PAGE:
Coronal Mass Ejections, Auroras and Will The Real Zombie Please Stand Up?

A Coronal Mass Ejection (CME) is not what happens when someone drinks too much of a popular, pale Mexican beer. It’s not what happens when a member of a royal family gets angry and throws their bejeweled headgear out the window. It’s not what happens when sponges in the earth’s oceans suddenly move a foot in a half in one direction (that’s an undersea, unexplained mass sponge migration or UUMSM). A Coronal Mass Ejection is, according to wikipedia, quoting a NASA website, a massive burst of solar wind, other light isotope plasma, and magnetic fields rising above the solar corona or being released into space. 

And earlier this morning, our Sun had a doozy of one:

 

The Coronal Mass Ejection of March 7, 2012. This image sequence, from a coronagraph aboard the SOHO satellite, uses a mask (center) to cover the main body of the sun, revealing the corona, much the same way the moon does during a Solar Eclipse.

Remember the words of Douglas Adams: Don’t Panic! Nasa scientists do not expect that the dead will rise to consume the flesh of the living from this, or any, CME. Incidentally, the image sequence above was recorded by the plucky robot satellite called SOHO, that’s been watching the sun since it’s launch in 1995. (It’s discovered over 2000 comets, some of which did kamikaze dives into the sun, obliterating themselves in a blaze of short-lived glory.) Conspiracy nuts are constantly sifting through SOHO images spotting large alien spacecraft and angels…any way, back to our CME.

A CME that heads in our general direction can cause a geomagnetic storm in the Earth’s magnetosphere that can result in vibrant displays of the auroras, or Northern and Southern Lights, as well as wreak some gremliny havoc on energy grids, and communication satellites such as those that feed data to your trusty GPS droid. Space weather experts are predicting a particularly strong geomagnetic storm for the morning of March 8 (tomorrow at the time of writing). Will power grids be disrupted like they were during the geomagnetic storm of 1989? The power companies have tried to make the grid less vulnerable to current surges induced by the storm activity since then….but I guess we’ll know when we know. Will the dead rise and crack open our skulls to feast on the goo inside? Will our escape from the undead hordes be foiled when we jump into our cars and the GPS lady says “recalculating…recalculating…”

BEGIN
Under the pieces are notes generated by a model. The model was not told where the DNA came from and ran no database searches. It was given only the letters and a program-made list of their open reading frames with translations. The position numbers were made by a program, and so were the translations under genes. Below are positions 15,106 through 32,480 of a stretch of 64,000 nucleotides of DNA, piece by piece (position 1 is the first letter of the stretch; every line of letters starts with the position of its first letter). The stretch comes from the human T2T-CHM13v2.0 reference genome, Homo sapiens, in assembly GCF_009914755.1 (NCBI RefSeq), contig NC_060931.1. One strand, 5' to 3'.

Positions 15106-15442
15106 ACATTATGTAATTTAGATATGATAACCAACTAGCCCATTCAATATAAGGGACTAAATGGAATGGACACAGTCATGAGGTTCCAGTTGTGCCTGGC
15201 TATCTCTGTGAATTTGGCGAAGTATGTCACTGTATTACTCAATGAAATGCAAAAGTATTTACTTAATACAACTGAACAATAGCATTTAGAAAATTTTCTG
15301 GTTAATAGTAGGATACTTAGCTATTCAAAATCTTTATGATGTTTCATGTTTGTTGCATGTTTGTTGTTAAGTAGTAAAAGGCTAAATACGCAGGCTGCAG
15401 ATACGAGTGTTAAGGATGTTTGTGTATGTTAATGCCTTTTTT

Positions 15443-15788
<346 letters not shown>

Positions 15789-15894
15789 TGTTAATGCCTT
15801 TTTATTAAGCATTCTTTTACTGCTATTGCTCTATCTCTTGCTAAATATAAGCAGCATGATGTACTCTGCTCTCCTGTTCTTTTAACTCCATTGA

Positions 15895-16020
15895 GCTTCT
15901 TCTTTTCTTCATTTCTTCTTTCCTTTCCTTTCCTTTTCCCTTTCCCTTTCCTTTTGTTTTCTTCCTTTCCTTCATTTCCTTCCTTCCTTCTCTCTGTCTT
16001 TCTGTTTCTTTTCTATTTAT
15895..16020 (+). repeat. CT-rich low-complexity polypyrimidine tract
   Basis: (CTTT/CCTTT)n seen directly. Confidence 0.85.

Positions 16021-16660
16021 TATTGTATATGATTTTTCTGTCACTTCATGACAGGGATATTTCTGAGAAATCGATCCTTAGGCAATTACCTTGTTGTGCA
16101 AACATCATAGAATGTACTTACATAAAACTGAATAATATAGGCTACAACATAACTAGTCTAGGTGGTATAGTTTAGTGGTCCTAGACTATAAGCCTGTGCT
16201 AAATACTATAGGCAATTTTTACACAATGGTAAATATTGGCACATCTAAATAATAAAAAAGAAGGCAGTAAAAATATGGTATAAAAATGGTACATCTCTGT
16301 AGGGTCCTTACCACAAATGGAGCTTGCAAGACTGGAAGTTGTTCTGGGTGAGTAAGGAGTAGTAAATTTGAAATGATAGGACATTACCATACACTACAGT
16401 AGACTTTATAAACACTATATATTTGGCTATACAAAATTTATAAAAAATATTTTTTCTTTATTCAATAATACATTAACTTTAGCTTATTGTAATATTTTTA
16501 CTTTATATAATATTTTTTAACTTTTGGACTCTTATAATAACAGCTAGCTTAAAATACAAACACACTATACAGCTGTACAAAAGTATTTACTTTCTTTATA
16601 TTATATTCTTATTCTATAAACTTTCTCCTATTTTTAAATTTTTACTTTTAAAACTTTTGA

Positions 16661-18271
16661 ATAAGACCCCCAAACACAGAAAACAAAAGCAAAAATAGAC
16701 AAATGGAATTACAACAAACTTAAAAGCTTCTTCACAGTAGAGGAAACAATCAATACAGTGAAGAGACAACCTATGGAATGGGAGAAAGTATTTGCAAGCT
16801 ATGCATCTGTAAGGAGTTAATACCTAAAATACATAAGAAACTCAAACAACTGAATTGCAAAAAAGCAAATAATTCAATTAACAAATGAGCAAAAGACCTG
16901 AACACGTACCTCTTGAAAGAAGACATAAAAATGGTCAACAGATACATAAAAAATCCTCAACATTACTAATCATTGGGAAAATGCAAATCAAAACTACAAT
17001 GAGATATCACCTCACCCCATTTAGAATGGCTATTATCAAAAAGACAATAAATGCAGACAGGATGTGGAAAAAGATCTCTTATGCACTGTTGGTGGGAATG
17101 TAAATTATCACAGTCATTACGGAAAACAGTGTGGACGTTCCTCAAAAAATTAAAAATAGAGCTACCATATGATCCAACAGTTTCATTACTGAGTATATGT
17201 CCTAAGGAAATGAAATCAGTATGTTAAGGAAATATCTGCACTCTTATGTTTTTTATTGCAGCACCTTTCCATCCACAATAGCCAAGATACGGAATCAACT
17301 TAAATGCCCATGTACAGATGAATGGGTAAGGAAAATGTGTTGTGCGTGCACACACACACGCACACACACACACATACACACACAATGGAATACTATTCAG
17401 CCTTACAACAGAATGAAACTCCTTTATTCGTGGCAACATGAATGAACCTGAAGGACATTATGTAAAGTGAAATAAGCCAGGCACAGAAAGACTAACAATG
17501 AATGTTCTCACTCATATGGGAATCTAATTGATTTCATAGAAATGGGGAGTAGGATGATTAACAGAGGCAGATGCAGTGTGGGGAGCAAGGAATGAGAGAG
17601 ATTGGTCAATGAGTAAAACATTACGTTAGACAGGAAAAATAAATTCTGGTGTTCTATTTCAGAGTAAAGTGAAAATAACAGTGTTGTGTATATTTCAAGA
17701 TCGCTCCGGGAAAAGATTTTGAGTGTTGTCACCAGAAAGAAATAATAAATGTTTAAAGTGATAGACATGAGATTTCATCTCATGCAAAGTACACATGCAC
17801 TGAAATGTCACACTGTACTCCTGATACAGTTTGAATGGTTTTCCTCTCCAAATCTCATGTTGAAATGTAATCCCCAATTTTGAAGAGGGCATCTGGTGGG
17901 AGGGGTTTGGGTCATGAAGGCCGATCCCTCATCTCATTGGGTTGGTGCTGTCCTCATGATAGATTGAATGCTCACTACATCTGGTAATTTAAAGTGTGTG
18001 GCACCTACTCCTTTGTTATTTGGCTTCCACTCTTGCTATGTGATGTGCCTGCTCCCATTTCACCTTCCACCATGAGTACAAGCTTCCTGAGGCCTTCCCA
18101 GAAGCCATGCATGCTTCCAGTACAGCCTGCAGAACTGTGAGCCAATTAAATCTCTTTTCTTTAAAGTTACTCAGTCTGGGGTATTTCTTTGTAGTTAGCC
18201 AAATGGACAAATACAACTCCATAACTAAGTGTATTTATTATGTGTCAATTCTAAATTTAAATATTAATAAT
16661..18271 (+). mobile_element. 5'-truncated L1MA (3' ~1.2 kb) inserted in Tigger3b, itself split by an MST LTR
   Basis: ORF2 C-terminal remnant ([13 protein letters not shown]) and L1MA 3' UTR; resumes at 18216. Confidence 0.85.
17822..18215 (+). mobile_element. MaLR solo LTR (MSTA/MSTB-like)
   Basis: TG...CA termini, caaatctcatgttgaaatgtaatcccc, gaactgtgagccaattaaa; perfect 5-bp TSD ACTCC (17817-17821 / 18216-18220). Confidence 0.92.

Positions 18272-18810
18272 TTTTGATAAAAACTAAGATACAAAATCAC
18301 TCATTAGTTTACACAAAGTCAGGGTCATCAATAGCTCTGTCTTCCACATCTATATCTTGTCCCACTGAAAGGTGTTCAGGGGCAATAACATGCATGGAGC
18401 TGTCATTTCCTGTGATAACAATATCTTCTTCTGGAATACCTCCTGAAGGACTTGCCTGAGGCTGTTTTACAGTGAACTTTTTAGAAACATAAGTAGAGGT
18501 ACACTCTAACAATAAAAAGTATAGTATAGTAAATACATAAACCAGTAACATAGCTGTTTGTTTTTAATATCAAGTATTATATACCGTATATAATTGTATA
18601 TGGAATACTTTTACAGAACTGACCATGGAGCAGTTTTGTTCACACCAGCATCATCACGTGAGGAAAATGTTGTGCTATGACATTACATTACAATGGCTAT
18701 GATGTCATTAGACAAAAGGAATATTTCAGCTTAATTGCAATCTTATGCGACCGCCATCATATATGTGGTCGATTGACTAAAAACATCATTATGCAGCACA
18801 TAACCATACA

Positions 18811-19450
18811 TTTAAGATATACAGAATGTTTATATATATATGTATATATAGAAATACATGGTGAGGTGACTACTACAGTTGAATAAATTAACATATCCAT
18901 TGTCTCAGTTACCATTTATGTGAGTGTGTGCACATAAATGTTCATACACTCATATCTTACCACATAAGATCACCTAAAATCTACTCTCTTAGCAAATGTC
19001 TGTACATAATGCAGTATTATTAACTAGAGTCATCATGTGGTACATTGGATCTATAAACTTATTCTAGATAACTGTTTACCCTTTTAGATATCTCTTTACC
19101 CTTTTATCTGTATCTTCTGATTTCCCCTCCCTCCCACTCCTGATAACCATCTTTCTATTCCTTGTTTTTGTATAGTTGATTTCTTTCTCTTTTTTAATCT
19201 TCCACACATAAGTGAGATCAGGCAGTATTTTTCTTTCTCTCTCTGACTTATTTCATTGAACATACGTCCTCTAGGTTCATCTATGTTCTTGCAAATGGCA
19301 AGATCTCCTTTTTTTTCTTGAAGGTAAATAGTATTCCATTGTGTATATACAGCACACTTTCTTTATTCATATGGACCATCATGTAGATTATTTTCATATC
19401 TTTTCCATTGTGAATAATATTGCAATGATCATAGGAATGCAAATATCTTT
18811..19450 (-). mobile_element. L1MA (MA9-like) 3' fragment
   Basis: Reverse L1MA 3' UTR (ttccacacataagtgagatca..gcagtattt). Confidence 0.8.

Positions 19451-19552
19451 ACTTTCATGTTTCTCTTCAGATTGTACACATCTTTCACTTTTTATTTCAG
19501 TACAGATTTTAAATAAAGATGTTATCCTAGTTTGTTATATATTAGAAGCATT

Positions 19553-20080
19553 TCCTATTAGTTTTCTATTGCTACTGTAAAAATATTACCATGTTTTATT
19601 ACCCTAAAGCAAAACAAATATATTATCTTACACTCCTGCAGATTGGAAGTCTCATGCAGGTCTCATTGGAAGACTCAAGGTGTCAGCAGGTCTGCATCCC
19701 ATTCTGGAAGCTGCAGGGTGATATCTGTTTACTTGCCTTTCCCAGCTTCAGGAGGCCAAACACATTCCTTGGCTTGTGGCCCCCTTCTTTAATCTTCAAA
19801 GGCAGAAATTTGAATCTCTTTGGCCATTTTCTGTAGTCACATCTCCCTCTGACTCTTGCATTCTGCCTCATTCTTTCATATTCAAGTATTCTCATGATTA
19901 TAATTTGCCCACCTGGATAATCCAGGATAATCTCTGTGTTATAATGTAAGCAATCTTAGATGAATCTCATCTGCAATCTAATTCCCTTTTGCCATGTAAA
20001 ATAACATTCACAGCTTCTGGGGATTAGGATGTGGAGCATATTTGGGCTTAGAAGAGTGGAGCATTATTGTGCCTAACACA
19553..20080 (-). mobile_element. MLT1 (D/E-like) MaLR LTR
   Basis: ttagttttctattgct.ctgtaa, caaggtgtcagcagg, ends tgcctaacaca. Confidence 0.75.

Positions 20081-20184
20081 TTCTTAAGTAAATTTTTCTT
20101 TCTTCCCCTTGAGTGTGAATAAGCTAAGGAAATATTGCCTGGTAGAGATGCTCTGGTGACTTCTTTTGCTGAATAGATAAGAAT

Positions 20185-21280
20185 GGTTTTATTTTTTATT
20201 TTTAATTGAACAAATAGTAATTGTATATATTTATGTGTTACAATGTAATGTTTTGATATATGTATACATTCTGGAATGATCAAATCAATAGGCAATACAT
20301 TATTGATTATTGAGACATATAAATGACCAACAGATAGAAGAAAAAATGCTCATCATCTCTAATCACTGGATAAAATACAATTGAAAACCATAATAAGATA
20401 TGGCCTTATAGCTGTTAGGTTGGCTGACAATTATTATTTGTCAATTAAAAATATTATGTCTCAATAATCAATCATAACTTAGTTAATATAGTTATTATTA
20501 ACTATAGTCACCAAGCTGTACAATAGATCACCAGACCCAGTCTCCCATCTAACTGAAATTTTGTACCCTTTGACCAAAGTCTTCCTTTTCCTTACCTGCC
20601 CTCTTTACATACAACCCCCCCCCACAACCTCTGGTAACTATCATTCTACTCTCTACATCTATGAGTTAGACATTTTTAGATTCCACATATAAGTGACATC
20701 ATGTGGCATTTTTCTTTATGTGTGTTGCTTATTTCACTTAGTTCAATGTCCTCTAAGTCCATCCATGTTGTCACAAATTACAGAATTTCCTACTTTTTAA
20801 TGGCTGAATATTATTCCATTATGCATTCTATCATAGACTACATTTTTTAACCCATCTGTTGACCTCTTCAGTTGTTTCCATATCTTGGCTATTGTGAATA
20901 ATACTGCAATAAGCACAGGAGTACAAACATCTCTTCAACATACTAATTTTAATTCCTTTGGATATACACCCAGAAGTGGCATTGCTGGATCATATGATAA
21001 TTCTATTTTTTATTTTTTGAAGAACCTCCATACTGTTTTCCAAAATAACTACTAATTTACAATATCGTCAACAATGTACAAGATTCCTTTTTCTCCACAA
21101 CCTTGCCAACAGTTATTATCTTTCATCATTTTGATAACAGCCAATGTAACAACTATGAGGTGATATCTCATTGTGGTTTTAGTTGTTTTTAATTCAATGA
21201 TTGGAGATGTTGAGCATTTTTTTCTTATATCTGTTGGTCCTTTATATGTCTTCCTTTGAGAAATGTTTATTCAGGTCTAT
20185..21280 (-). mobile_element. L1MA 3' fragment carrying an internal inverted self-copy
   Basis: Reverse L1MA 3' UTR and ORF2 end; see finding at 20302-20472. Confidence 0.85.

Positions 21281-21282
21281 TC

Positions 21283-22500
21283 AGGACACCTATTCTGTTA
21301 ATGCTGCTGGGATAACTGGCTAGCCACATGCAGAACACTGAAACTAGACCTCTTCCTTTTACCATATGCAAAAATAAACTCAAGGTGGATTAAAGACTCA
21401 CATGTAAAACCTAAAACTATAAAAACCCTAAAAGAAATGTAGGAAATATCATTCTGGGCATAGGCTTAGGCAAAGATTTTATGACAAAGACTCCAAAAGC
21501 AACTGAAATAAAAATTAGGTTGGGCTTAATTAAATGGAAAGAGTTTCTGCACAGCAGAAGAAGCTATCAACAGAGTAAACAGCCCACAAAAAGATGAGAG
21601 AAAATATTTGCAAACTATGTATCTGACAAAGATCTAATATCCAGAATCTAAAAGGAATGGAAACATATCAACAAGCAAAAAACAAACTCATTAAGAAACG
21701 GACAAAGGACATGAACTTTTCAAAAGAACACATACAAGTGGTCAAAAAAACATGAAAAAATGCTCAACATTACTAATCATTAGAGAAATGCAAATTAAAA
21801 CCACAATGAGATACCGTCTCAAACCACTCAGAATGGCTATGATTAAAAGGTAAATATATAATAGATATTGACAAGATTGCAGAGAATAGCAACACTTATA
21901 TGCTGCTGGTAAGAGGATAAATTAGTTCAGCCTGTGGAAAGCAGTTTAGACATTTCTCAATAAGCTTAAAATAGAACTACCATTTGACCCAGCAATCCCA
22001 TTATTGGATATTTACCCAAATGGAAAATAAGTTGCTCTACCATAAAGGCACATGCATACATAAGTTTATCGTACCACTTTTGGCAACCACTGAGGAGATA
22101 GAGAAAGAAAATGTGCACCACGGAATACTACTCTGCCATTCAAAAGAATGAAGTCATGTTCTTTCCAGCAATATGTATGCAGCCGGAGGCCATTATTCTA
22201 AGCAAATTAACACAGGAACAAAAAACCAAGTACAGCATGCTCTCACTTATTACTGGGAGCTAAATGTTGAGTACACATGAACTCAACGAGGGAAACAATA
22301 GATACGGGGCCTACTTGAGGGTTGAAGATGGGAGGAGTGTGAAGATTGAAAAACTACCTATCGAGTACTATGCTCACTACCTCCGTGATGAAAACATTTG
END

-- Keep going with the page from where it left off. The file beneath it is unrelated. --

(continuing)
Though I enjoy zombie literature, I’m not yet nailing boards across my windows and packing my muzzleloader full of powder and shot. Power outages aren’t necessarily bad for society. Peoples’ TVs suddenly go blank and people blink, turn their necks for the first time in days, maybe even step out onto their doorsteps and wave at their stunned neighbors, also surprised that fresh air, being vertical, and images created by something other than glowing pixels can be as invigorating as the Big Red commercial they were watching when the virtual universe went into standby mode. Conversation and community might actually ensue. And/or, people might look up and see a sky with no light pollution. Given that this hypothetical outage was caused by a magnetic storm, itself caused by a CME, itself caused–scientists now think–by the crossing of two magnetic field lines on the sun’s surface–don’t cross the streams, Ray!), we are also likely in for a fantastic display of the Auroras. During the great magnetic storm of 1850, auroras were seen over much of the Earth’s surface. I saw a wisp of an auroral display once, in junior high school, in winter, from my home north of Albany, NY. Just a wisp of green fluctuation in the sky, but it was magnificent. Such a display demands the lights be turned down, and that might just be what happens.

I’ll never forget the testimony of Staten Island based astronomy professor Irve Robbins, who told the director of the excellent documentary The City Dark: “I’ve seen twice the Milky Way in New York–when there was a blackout.”

So, if yesterday’s CME shuts off the power tomorrow and your GPS woman spirals into an inconsolable depression, look up at night (if it’s clear) and remember you’re standing and living on a relatively tiny slightly-oblate sphere, with space just a few hundred miles above your head, and that space is immense and dynamic and active and dangerous and beautiful.

And when the TVs come back on, then the dead will rise. Or rather, they won’t. They’ll sit, remote controls in hand. Waiting for something to happen.

For space weather updates, go to www.spaceweather.com 

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One thought on “Coronal Mass Ejections, Auroras and Will The Real Zombie Please Stand Up?

  1. Wholy – wowzer! I’m really loving your site. I’m so glad I found this. I’m into astronomy too – sadly, though, Celestron has had my EQ mount for the past 30 days for a defect repair, and I’m getting a little anxious!
    Anyway, I’m finding this so interesting because we actually a few things in common. I live in the Finger Lakes as well (Hemlock), and I started blogging a few months ago with my two brothers – AND – I did a solar flare post fairly recently too! I think it’s funny how the media always pumps these ‘super-flares’ up. Not sure if your settings allow links but if you’re interested, check it out. I could use some feedback since I’m new at blogging: http://pruzenski.com/newblog/2012/04/17/solar-flares-make-great-news/
    Thanks!
    Oh and spaceweather.com – I love it – taught me everything I know about. . . . Space Weather. 🙂
    Great job on this site! Keep up the good work.

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